It’s true that the medical establishment also routinely rejects anti-vaccination papers…probably because those papers are garbage. Sure, one can make the case that a propensity to reject anti-vaccination papers is an institutional bias built into the powers that be, but that case cannot be made by deference to discussions among members of the medical establishment. To make that case, you need to point to other things, like a particular orientation toward truth, or a particular conception of reasoning, that eclipses otherwise good scientific research as irrelevant or ill-founded.

There’s actually quite a bit more stupidity in Crovitz’s essay, but I don’t have the time to take him down line-by-line. Basically, every statement is dripping in spin. Enjoy!


Tank Steak

November 30, 2009

Looks like scientists are moving forward on the laboratory grown sausage. It’s an idea that’s been getting traction for over a decade now. Here’s a short, somewhat popular piece I wrote a few years back on the ethics of lab grown meet.


Off the Grid

November 29, 2009

This map is insane. I think it’s extremely misleading, but Revkin’s linked to it at Dot Earth so it probably deserves some comment. Looking back over my e-mails from the past week, I suspect that a map charted from my own correspondences would be pretty similar. I’m on several international distribution lists and listservs, and what with Copenhagen heating up, it wouldn’t be hard to reconstruct something similarly broad-reaching. Moreover, since there’s no information on who said what and how parties were linked, the map is more of a commentary on the global reach of information transfer than on a web of intercalated responsibility.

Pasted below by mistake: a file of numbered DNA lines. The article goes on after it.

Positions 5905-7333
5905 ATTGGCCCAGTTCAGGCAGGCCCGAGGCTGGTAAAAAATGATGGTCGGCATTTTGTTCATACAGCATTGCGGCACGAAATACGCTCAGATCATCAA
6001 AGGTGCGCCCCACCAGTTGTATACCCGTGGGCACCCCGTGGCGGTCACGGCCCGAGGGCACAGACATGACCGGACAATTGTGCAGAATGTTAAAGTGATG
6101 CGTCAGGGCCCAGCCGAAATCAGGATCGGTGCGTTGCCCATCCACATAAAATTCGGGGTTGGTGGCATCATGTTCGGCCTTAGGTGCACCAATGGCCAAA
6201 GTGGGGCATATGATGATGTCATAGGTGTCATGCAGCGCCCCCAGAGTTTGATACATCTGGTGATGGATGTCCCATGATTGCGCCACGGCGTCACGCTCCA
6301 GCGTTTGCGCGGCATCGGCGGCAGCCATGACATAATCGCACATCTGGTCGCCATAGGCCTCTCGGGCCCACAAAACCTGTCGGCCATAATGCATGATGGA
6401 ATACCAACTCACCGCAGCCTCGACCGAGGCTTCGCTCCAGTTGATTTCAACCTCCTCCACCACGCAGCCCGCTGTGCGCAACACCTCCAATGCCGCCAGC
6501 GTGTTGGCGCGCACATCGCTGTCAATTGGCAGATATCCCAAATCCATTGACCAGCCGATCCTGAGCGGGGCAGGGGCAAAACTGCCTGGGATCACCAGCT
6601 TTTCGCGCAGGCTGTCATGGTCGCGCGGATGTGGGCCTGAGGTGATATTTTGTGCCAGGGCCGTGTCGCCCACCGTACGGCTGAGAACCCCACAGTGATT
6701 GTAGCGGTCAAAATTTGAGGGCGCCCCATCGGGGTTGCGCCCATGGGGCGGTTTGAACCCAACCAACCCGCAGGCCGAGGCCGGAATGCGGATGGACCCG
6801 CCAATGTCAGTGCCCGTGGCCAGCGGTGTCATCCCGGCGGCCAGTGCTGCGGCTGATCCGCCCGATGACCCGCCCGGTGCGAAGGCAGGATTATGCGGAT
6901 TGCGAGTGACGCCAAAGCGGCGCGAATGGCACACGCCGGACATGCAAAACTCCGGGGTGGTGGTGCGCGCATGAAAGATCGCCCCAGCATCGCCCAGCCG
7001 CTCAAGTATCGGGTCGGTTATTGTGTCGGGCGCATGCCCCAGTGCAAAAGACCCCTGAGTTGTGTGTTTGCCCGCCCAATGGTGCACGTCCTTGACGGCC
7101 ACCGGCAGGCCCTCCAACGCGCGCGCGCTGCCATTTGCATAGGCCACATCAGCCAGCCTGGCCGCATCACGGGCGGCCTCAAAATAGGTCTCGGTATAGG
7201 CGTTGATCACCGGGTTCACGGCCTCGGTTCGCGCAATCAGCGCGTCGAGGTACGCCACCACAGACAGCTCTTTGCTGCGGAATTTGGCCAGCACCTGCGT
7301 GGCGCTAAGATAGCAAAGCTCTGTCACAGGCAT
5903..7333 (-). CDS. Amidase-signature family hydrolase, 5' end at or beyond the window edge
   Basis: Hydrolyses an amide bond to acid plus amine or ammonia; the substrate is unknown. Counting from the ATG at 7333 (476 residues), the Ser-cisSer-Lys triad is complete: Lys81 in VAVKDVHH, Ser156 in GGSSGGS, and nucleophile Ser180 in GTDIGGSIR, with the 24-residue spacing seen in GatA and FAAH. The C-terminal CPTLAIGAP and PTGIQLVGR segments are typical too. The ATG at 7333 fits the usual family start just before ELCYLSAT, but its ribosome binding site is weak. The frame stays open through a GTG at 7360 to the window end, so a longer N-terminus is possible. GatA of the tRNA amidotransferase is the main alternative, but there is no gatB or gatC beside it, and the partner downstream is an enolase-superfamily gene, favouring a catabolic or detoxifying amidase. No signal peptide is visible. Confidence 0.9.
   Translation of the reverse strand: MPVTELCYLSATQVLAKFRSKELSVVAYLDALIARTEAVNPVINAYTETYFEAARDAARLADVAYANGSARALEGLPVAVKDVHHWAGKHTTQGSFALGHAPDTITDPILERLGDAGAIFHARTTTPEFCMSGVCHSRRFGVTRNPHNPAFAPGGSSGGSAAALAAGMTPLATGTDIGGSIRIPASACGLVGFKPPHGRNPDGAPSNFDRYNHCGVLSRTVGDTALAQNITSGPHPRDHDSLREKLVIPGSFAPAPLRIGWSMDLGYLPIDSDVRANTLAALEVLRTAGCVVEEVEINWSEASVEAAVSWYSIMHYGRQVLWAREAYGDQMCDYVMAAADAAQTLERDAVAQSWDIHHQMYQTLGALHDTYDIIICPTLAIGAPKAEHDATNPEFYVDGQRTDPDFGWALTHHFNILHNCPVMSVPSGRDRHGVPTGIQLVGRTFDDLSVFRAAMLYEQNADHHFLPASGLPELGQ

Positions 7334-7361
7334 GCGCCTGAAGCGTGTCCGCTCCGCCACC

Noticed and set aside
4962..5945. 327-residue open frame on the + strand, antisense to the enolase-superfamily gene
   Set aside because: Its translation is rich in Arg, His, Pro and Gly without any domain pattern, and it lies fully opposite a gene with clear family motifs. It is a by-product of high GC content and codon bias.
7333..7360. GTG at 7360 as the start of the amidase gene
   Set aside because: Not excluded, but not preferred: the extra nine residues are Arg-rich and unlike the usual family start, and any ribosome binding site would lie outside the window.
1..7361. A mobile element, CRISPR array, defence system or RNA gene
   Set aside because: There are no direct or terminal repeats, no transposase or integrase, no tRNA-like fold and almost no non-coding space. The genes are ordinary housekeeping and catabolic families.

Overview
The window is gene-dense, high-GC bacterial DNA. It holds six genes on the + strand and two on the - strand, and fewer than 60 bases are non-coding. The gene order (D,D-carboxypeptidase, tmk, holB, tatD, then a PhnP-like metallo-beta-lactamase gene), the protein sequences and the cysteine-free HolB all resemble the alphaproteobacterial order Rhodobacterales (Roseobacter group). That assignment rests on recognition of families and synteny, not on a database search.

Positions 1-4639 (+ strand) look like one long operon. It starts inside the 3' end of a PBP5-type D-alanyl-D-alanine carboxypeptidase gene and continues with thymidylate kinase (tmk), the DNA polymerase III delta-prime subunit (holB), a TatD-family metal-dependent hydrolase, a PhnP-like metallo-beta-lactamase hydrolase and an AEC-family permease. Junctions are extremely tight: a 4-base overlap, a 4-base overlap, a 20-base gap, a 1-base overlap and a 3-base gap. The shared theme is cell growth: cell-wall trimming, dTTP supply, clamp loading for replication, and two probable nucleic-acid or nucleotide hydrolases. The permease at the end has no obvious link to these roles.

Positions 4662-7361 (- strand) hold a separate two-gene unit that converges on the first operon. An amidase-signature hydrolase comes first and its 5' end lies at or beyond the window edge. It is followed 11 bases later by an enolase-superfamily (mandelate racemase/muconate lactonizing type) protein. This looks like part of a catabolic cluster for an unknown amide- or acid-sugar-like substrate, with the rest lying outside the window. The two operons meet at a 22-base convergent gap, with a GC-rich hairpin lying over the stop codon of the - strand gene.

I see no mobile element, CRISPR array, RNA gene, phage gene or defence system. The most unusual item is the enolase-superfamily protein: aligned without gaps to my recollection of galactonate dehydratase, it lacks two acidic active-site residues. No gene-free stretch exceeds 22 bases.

Accidental Misintepretations

November 29, 2009

My son Jasper and I were watching Wall-E last night. In the middle of the movie, he turned to me and asked:

“Dad…so, if we throw our garbage all over Colorado, then the robots will be able to live here?”

He’s three and a half.


Manning Up

November 28, 2009

Joe Romm has published a must-read piece written by Michael Mann, one of the central figures in the CRU hack and an important person in climate science. Romm begins his post by focusing on the science, which is interesting to those who care about climate science, but I impose a false constraint on myself to stay as far from the science as possible (not my bailiwick, and all that). I’m more interested in the somewhat more abstract questions about legitimacy, justification, truth, rightness, etc.